Dec 5, 2007

"August" Assembly

I join the official chorus of praise here. UPDATE: There's always one dissenter, I guess. This time it's The Journal News' Jacques Le Sourd, who has every right to think August: Osage County a "big, messy play" but who steps a little out of line in dismissing Letts' Killer Joe and Bug as "little Off-Off-Broadway plays," then jumps way over the line by giving away the play's biggest spoiler. Don't click here if you haven't already seen the play.

(Photo by Michael Bresilow.)


Anonymous said...

I'm so glad you enjoyed it, Rob. I saw it twice in Chicago and hope to go to New York to see it there as well. Truly one of the highlights of the past few years for me.


Esther said...

Oh no, I can't believe how much that review gave away. And I thought the set was amazing! Add me to the chorus of praise. What especially impressed me was how well Tracy Letts writes about the lives of women, the pressures they face, espcially the "sandwich generation," caught between the needs of their aging parents and growing children. Plus, he has some very witty, perceptive dialogue. And what a great company of actors. This was my first time seeing a Steppenwolf production and I was totally blown away. It really makes you realize how much great theater there is all over this country.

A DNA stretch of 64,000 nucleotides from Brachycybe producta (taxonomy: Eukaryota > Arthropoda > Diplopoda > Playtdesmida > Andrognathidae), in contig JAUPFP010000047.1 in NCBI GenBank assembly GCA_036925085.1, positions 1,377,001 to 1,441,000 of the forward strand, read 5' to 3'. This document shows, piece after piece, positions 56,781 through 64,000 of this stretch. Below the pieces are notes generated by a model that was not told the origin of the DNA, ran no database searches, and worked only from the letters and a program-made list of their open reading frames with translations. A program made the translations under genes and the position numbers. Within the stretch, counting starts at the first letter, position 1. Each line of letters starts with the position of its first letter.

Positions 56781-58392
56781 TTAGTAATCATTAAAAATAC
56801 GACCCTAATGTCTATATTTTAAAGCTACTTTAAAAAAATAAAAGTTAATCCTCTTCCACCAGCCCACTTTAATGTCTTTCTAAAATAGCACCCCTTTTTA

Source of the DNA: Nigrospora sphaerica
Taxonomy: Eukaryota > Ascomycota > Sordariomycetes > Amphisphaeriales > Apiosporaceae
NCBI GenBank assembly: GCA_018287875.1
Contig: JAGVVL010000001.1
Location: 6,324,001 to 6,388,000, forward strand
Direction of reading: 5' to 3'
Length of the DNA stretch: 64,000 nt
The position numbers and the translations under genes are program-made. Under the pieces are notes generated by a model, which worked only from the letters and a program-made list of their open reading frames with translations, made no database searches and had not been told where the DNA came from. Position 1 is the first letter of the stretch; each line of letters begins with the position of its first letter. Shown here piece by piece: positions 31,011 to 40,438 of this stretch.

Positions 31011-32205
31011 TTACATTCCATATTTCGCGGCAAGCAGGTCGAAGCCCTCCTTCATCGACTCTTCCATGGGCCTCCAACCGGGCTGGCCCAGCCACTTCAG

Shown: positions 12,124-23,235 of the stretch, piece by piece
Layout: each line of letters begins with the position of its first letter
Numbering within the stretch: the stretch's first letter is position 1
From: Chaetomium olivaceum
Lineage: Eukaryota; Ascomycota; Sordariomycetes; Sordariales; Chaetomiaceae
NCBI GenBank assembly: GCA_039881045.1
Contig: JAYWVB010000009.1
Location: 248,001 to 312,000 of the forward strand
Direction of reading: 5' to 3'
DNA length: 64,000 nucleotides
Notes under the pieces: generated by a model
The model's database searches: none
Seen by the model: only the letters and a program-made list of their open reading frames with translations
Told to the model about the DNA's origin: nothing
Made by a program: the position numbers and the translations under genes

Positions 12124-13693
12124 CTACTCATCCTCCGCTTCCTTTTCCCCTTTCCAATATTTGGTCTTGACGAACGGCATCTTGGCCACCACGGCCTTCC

isaac said...

Wow. I disagree with pretty much every sentence of that review. It's clear he didn't watch the play. She doesn't shout incoherently at the dinner table, she destroys people with remarkable precision.

Steve On Broadway (SOB) said...

Rob, I have never disagreed with any review more. Even when I disagree with Ben Brantley, there's at least an element of truth.

What disturbs me are dismisive comments like:

"Violet also has a sister (Rondi Reed) who is married to an upholstery man (Francis Guinan). Both seem to come from another planet."

"It's clear he's willing to avoid dramatic truth to stay entertaining. The effort makes for a very false kind of drama."

He's obviously never met my extended family or any of my friends' families, let alone acquaintances I have from coast-to-coast. The man must not get out much.

To paraphrase Aaron Sorkin, this critic can't handle -- or appreciate -- the truth. Perhaps that's ironic given that playwright's drubbing earlier this week.